Two years into the pandemic, Manitoba ended the daily release of COVID-19 data. Public Health last updated its familiar COVID cases and risk dashboard on Friday and now plans to remove the page from the provincial website.
For some Manitobans, checking this dashboard was part of a daily ritual, especially back when the number of confirmed COVID-19 cases and percentage testing positive served as reliable indicators of the state of the pandemic. .
These measures ceased to be relevant at the end of 2021, when the highly transmissible variant of Omicron exceeded the province’s ability to test the population for COVID.
During the first week of January, COVID hospitalizations, COVID ICU cases and COVID deaths were the only useful numbers on this page, even though they are what epidemiologists call lagging indicators: numbers that tell us something. thing about how COVID was spreading several weeks in the past.
Indeed, it takes a few days to get infected with COVID, longer to get sick, and even longer to get sick enough to need hospital care or die. A picture of COVID transmission can be inferred in part from the changing number of hospitalizations and deaths.
That means these numbers continue to serve a purpose, especially in conjunction with other metrics like workplace absenteeism reports and monitoring Winnipeg’s sewage for signs of the virus that causes COVID.
Manitoba Public Health has never released data on absenteeism reports. Public Health also insists it cannot release Winnipeg’s sewage data because that analysis is done by the federal government, which releases its data once a month.
COVID-related hospitalization and death counts, meanwhile, will only be reported once a week due to public health’s determination that COVID-19 is becoming an endemic disease.
“Real-time data is less critical with endemic reports. Instead, we would focus on key pieces of information that will provide the most relevant epidemiological evidence and data for the public and policy makers,” said Dr. Jazz Atwal, Manitoba’s deputy provincial public health officer, on March 2.
“Manitobans will see this change in the days ahead as we focus on reporting on key trends, more vulnerable settings and other important indicators of COVID activity and severity in our province. COVID information will continue to be transparent and publicly available, but that’s part of a response that also needs to change.”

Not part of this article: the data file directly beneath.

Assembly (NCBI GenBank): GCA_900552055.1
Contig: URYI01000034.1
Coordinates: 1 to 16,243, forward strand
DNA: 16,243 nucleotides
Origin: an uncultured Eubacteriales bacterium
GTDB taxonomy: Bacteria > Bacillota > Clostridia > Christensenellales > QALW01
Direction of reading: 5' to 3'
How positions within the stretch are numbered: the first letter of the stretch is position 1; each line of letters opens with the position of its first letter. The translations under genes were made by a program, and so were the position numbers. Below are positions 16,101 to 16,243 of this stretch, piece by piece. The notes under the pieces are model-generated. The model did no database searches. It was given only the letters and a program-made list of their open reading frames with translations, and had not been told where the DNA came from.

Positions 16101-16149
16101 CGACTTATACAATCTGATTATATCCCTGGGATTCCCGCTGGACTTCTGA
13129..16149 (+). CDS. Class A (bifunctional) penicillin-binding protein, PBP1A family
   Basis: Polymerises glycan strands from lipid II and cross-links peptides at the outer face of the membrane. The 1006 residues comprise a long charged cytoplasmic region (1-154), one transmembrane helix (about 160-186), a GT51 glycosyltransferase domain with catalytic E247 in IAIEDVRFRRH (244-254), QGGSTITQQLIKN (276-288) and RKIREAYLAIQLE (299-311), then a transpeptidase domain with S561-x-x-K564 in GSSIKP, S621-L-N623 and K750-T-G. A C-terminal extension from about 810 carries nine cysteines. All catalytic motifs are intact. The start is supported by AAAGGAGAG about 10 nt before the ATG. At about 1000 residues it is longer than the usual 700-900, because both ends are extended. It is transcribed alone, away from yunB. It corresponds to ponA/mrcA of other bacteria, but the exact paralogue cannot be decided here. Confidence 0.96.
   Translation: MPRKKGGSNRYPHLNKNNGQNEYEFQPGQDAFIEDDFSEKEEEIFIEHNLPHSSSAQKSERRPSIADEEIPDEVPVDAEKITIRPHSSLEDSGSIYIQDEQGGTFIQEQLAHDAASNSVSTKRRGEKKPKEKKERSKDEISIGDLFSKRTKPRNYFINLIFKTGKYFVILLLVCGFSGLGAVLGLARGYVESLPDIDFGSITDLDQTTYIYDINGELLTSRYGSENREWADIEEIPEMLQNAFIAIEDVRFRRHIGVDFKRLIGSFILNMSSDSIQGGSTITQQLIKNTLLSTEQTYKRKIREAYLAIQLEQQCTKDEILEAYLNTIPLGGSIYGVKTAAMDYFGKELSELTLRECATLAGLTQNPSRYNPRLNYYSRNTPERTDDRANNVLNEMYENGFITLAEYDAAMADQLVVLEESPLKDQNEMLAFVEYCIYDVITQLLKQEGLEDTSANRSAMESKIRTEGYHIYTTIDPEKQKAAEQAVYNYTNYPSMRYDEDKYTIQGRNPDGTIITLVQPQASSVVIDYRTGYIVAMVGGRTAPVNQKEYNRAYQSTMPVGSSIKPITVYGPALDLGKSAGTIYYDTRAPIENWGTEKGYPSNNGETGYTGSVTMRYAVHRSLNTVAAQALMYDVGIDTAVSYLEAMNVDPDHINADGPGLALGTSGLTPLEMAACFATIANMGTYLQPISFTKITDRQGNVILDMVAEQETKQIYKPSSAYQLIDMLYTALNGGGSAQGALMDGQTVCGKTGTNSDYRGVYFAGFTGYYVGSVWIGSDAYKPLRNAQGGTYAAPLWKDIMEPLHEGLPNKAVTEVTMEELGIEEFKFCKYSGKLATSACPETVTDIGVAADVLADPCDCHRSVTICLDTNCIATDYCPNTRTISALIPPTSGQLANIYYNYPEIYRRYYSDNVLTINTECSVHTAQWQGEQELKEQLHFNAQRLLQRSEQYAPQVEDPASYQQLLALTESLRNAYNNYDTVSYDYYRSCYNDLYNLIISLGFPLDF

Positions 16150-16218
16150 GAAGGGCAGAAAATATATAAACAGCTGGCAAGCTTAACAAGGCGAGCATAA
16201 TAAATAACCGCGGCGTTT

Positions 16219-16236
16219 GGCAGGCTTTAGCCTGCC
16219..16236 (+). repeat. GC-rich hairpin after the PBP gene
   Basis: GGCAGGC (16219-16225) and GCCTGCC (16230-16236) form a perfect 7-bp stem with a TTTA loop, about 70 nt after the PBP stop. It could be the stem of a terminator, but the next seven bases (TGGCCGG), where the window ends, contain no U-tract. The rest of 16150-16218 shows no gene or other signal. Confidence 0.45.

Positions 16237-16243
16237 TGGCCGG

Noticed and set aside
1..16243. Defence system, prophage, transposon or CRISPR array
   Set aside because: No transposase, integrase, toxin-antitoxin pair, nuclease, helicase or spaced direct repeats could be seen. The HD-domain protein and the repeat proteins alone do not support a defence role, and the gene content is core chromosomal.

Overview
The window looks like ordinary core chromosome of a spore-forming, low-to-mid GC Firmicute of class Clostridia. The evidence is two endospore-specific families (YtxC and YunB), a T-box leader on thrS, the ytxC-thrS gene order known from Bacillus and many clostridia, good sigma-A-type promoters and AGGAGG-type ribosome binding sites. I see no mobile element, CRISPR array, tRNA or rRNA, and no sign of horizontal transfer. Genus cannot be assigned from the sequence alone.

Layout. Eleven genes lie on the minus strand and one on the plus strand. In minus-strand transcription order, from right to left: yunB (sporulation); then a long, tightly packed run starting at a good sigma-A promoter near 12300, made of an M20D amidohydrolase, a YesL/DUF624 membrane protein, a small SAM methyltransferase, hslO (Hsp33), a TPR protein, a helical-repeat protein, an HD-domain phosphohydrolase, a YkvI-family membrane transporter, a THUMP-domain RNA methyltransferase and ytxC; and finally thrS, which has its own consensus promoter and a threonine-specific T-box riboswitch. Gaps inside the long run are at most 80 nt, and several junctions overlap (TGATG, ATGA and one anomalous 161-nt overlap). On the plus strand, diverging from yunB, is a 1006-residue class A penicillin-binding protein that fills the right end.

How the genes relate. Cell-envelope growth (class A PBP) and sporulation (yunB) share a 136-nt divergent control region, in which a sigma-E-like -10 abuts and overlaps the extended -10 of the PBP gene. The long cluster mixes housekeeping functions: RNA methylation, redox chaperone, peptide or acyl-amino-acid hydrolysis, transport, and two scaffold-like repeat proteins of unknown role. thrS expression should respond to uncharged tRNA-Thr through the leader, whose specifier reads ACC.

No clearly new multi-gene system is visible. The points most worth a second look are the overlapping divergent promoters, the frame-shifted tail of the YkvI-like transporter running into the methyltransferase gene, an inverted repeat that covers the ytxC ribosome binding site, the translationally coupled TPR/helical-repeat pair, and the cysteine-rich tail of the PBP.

The transparency of the data remains to be seen. While it is true that the number of hospitalizations for a single day or the number of deaths for a single day does not tell much to the public, the compilation of daily statistics allows journalists, public health scientists in outside government and other academics to discern long-term trends.
Withholding, managing or even massaging this data would not serve to restore public trust in government. That confidence was severely diminished in this province after Manitoba failed to manage the spread of COVID-19 during the second and third waves of the pandemic.
Nonetheless, public health suggests that releasing the data weekly will suffice for the needs of Manitobans who remain vulnerable to COVID-19 and must determine for themselves the safety of any activity outside their homes.
Dr. Brent Roussin, the province’s chief public health officer, said it’s up to individuals to make that decision for themselves.
“We were able to change our approach from strict public health measures to public health recommendations. This advice is now available online to help people make their own decisions to assess their level of risk when they are It’s about things like mask-wearing, physical distancing and how many people are comfortable gathering together,” Roussin said on March 16.
The province declined requests from CBC News to speak to Roussin and Atwal this week about how individuals are supposed to assess COVID-19 risk and the transparency of COVID-19 data.
The province has also refused repeated requests to release at least a summary of the interim wastewater monitoring data the federal government has provided to Manitoba. All the province will say is that it expects another month of Winnipeg data to be released on a federal website on March 31.
To be clear, the province publishes information collected by federal entities all the time. Provincial flood forecasts incorporate Environment Canada forecasts. Provincial budgets include notes on Bank of Canada expectations.
The concentration of COVID viral loads in Winnipeg’s sewage is no state secret. Is it in place? I sit? Is it flat? Who knows. Manitoba will not even publish a general characterization.
In any case, sewage monitoring data alone is just one indicator that paints a broader picture of COVID transmission. It happens to be the only indicator that tells us anything in real time.
In the end, public health officials promised more transparency to help Manitobans make decisions, offered less instead, and then refused to explain the severance.